For this, 5 g of each dried sample was extracted with 250 ml of phosphate buffer (Na2HPO4⋅12H2O, 1.79 g; NaH2PO4⋅2H2O, 0.78 g; NaClO4, 14.04 g; plus distilled water for a constant volume of 1 L) and then shaken at 180 rpm for 20 min and filtered. The nitrate and nitrite concentrations were assessed using HPLC (Waters1525, Waters Corporation, Milford, MA, United States). The analysis conditions according to the manufacturer’s instructions for the chromatographic column were as follows: chromatographic column, NH2P-50 4E (Shimadzu Corporation, Tokyo, Japan); detector, UV detector (Waters2489, Waters Corporation, Milford, MA, United States); wavelength, 210 nm; mobile phase, phosphate buffer (identical with the extract); flow rate, 0.8 ml/min; column temperature, 40°C; sample volume, 10 μl. The nitrate degradation rate was calculated as follows: (nitrate in fresh materials − nitrate in silage) / nitrate in fresh materials × 100.
Microbial counts were log-transformed before the statistical analysis. Data on fermentation quality, microbial counts, nutrient composition, nitrate, and nitrite were analyzed using a 2 × 2 factorial design. The model included two storage temperatures, two ensiling densities, and their interactions. A general linear model of statistical software SPSS (23.0) was used to perform two-way ANOVA for temperatures and densities, together with their interaction. One-way ANOVA was used to statistically analyze the difference among the treatments (p < 0.05). Meanwhile, the correlations between the nitrate concentration and nitrate degradation rate with fermentation parameters (pH, LA, AA, LA/AA, and ammonia–N) or main bacterial genera (top 10 most abundant genera) were analyzed by R (version 3.2.1) at https://www.omicstudio.cn/tool/59.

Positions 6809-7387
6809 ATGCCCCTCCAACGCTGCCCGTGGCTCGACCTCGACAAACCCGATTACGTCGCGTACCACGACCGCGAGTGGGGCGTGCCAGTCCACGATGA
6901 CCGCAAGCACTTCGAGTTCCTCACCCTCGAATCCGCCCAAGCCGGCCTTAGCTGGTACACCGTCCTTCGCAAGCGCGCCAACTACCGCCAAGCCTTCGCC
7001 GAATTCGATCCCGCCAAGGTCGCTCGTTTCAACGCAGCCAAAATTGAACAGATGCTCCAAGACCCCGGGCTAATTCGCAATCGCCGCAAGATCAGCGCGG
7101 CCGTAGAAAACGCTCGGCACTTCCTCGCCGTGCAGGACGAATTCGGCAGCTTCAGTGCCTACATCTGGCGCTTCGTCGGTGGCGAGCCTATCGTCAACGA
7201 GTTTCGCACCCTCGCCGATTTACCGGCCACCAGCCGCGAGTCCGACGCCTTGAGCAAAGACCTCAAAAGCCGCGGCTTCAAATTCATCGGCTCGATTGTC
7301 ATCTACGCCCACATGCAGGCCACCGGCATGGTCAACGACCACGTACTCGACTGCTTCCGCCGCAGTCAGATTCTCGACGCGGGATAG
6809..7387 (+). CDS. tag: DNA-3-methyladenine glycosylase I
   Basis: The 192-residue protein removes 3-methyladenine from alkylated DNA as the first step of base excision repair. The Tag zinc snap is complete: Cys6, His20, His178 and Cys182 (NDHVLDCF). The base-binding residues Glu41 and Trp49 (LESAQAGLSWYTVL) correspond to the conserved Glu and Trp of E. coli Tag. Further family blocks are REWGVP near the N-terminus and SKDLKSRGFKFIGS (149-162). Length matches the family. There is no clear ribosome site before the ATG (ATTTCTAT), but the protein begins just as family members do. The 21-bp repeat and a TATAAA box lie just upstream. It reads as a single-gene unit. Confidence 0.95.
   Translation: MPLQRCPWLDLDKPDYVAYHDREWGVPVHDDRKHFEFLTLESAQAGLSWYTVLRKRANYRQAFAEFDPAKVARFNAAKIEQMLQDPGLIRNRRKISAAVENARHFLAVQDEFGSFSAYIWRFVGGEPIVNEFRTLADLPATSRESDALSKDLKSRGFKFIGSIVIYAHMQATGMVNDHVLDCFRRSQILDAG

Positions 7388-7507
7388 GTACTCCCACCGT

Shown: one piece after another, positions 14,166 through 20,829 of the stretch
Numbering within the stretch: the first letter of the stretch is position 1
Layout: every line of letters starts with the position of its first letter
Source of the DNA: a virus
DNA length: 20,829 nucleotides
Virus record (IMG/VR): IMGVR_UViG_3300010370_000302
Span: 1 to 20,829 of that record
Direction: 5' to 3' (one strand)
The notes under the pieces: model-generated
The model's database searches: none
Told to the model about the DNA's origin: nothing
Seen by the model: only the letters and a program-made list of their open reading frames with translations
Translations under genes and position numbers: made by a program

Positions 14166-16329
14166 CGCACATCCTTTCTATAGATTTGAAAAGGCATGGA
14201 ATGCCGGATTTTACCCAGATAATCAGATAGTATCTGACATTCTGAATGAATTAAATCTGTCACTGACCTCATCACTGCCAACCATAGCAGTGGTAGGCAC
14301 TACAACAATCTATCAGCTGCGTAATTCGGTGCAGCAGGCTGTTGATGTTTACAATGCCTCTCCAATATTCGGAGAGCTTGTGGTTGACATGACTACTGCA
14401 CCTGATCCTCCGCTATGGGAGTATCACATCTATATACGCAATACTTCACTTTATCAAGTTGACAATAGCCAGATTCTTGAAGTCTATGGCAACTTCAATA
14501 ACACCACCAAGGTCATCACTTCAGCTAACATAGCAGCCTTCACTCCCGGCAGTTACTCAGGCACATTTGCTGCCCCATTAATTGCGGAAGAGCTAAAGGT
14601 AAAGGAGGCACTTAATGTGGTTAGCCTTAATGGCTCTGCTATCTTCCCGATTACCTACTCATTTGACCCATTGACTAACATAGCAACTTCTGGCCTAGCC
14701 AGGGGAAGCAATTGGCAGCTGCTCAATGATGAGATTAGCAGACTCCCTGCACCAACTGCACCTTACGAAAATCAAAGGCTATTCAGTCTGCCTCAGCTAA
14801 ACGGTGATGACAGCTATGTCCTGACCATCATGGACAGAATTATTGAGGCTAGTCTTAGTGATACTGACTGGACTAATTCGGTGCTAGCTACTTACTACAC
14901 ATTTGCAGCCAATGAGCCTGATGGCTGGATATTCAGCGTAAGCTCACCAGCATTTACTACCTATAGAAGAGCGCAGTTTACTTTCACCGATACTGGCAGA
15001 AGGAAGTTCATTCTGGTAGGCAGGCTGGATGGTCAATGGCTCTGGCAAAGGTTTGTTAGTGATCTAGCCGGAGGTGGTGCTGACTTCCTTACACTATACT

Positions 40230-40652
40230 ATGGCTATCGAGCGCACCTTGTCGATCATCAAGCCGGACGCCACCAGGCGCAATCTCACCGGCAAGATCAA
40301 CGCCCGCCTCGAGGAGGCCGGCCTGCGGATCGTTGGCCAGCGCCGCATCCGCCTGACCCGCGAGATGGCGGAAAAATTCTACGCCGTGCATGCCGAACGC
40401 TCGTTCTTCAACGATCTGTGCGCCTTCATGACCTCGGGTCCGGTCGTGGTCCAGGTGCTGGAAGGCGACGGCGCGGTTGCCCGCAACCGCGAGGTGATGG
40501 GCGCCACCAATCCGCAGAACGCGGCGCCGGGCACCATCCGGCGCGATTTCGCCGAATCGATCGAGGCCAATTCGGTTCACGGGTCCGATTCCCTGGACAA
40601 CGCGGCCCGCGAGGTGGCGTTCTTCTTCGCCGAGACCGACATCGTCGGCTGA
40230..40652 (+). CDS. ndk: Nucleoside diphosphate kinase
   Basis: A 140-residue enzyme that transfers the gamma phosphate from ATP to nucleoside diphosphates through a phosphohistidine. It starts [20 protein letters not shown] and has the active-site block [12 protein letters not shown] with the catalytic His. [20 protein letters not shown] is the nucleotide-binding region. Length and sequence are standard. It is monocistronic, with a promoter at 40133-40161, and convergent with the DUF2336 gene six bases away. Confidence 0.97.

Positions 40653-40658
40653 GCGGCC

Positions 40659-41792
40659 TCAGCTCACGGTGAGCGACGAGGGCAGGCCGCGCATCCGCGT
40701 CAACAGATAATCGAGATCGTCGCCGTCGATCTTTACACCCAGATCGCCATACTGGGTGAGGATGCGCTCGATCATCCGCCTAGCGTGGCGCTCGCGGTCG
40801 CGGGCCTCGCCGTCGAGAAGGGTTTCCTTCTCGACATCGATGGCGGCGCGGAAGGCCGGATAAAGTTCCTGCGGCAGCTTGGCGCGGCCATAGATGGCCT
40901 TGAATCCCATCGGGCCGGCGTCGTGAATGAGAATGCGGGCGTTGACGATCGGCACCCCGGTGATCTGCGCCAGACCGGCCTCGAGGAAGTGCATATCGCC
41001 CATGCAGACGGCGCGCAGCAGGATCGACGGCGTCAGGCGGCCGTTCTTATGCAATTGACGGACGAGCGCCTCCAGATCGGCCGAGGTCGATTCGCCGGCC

Characteristics of Fresh Forage
The concentrations of CP, NDF, ADF, and WSC in sorghum-sudangrass before ensiling were 68.9, 564, 334, and 168 g/kg DM, respectively (Table 1). The nitrate content was 2,688 mg/kg, and nitrite was no detected.
Fermentation Quality and Nutrient Composition of Silage
The storage temperature mainly affected the pH, LA, and LA/AA of silage (p < 0.05), and the ensiling density mainly affected LA and ammonia–N (p < 0.05) (Table 2). Moreover, storage temperature and ensiling density interacted on ammonia–N (p < 0.05). The NT treatments had lower pH but higher LA and LA/AA than LT treatments (p < 0.05); moreover, the NT-HD contained greater LA than NT-LD (p < 0.05). The ammonia–N content in NT treatments was higher than that in LT-HD but lower than that in LT-LD (p < 0.05). The BA and PA contents were not detected with any of treatments (Table 2).